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Reitter: Answering the question: "How do I develop an app for GNOME?"

Reitter: Answering the question: "How do I develop an app for GNOME?"

Posted Feb 5, 2013 18:50 UTC (Tue) by pboddie (guest, #50784)
In reply to: Reitter: Answering the question: "How do I develop an app for GNOME?" by FranTaylor
Parent article: Reitter: Answering the question: "How do I develop an app for GNOME?"

Maybe Scheme/Guile was historically the "official" GNOME scripting language/interpreter - I don't remember - although I actually thought it was the "official" GNU scripting language/interpreter, which is a separate matter. Meanwhile, the traditional languages for GNOME development appear to be C, Vala and Python, mostly, although as everyone has pointed out, with the right set of bindings you could develop in almost anything.

The problem with KDE and GNOME, as far as I have seen, has been the unwillingness to embrace high-level languages as first-class citizens. So although there have been some pretty good bindings for Python in both environments, there has been a tendency to push development in such languages to the margins, and the emphasis on supporting and documenting usage of such languages has been even less than for the languages favoured by the core developers.

Although I can understand that people don't want the core of a system to be a chaotic multi-language mess, the result of these policies seems to have been a reduced level of interest in developing the core components and even the accompanying applications. After all, doing stuff in C or C++ doesn't appeal to everyone. But the mindset that labels people who won't write C or C++ as "scripters", believing that they will be happy writing JavaScript on some impoverished API, is merely a continuation of the mindset that refuses to accept that people write entire systems in high-level languages and will gladly write applications for their platform if properly supported.

Instead, one gets the impression that the message is, "We hear JavaScript is cool these days, so how about you use that?" I think that people who have been pretty good at rejecting change over the years should perhaps spend a bit more time understanding their community before encouraging others to switch bandwagon, especially when those others weren't basing their choice of technology on how cool it may or may not be, anyway.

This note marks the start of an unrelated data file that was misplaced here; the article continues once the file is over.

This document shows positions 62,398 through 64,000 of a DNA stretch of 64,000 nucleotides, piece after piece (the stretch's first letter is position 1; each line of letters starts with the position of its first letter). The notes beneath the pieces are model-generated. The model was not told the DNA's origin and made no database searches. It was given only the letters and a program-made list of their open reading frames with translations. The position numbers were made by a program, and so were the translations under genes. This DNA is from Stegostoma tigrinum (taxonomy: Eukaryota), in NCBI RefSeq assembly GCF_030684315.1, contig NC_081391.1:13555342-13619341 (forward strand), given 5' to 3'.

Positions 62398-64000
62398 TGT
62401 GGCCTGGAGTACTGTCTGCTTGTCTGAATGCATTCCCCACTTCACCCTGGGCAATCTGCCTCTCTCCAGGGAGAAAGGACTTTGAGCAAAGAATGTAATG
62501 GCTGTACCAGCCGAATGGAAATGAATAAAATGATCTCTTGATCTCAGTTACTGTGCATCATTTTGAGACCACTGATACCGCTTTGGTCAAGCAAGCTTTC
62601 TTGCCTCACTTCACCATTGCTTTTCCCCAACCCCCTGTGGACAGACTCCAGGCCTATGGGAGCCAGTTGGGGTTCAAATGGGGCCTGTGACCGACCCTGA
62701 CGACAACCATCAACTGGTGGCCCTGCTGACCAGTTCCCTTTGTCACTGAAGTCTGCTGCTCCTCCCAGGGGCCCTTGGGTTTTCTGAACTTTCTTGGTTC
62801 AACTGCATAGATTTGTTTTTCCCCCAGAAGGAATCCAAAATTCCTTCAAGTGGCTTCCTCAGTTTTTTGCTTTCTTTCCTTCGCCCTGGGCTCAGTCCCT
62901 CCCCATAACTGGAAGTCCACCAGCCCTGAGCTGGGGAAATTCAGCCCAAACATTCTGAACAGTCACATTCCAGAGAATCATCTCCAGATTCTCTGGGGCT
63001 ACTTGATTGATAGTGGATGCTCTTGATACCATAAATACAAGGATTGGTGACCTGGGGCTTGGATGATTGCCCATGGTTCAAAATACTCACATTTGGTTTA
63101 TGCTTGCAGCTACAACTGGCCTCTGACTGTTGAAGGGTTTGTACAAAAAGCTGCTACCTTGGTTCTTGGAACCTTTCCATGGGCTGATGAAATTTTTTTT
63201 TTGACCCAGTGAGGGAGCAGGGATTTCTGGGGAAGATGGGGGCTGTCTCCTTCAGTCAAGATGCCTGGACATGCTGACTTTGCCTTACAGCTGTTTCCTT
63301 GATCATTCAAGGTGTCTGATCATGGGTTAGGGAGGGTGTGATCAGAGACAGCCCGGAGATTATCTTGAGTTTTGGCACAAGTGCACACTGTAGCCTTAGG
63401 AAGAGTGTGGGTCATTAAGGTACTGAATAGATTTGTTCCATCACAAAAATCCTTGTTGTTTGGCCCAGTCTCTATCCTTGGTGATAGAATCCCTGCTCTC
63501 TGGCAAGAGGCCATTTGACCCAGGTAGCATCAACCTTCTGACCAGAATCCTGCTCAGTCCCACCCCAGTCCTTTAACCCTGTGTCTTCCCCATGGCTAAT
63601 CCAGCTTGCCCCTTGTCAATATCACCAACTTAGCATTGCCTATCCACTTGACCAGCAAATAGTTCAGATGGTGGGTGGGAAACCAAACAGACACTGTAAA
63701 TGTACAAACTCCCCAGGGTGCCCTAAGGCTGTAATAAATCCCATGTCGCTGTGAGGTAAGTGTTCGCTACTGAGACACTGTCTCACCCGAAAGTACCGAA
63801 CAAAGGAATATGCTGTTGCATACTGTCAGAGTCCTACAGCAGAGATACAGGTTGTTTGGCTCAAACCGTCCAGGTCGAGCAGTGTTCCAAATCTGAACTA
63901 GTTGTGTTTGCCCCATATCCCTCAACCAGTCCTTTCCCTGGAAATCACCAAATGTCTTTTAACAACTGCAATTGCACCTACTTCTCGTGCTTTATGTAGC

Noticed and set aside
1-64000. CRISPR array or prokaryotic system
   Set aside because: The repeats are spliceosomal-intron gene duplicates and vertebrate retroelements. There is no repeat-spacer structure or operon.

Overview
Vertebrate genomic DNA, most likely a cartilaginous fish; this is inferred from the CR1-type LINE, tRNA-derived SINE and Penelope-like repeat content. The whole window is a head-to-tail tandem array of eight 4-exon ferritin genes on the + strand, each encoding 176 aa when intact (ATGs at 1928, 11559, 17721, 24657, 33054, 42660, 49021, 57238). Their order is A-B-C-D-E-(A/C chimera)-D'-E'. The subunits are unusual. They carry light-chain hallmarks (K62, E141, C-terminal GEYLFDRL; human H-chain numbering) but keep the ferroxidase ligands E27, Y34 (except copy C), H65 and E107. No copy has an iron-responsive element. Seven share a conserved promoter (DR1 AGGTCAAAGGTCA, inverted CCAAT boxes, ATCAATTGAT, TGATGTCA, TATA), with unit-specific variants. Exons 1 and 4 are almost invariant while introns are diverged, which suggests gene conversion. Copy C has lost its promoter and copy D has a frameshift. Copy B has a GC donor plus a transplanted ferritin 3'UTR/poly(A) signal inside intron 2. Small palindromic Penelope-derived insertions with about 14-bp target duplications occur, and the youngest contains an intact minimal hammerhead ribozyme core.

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Reitter: Answering the question: "How do I develop an app for GNOME?"

Posted Feb 5, 2013 20:15 UTC (Tue) by ovitters (subscriber, #27950) [Link]

You do know that various things have already been written in Javascript, for instance something like gnome-shell? This pretty much invalidates your assumptions about GNOME IMO.

Reitter: Answering the question: "How do I develop an app for GNOME?"

Posted Feb 6, 2013 11:02 UTC (Wed) by pboddie (guest, #50784) [Link]

I'm especially willing to be corrected about GNOME when it comes to which languages are used in which parts of the system. However, I feel that my point about the languages people have wanted to use pervasively in these systems still stands. My impression is that it has been like someone having a driving licence for a car going into a dealership and being offered a motorcycle or truck because the dealership isn't interested in what most of their customers want or need.

I used to be more interested in writing desktop applications, and I would have wanted to do this in Python. Admittedly, you could do this with PyQt/PyKDE and the corresponding Gtk/GNOME offering, but despite the best efforts of the project maintainers concerned (specifically referring to PyQt/PyKDE here), things never seemed to settle enough to support those projects fully in the underlying system. There were some attempts to make "official" bindings for KDE 3, and Kubuntu did introduce some Python-based components, but I perceive those things to be too little, too late.

Offering me JavaScript is like offering me a motorcycle. I could certainly learn how to ride one properly, but as others have pointed out, by the time I have done that my interests may be better served elsewhere.

Reitter: Answering the question: "How do I develop an app for GNOME?"

Posted Feb 6, 2013 11:28 UTC (Wed) by drago01 (subscriber, #50715) [Link]

Support for other languages is not going away. You can still write code in python, C, vala etc.

Reitter: Answering the question: "How do I develop an app for GNOME?"

Posted Feb 5, 2013 20:23 UTC (Tue) by kragil (guest, #34373) [Link]

Well, JS is the new machine code. What I am trying to say is that for every language there is a compiler that compiles to JS.

And any ways with the additions in ECMAScript6 JS will eventually be a decent language and it is small and fast and flexible.

At the moment it has a lot of warts, but you can use CoffeeScript or TypeScript to get around those now.

Javascript momentum will only increase in the future IMO, so betting on it now isn't that stupid.

Reitter: Answering the question: "How do I develop an app for GNOME?"

Posted Feb 5, 2013 22:44 UTC (Tue) by atai (subscriber, #10977) [Link]

Do you know if ECMAScript6 JS will be small and fast?


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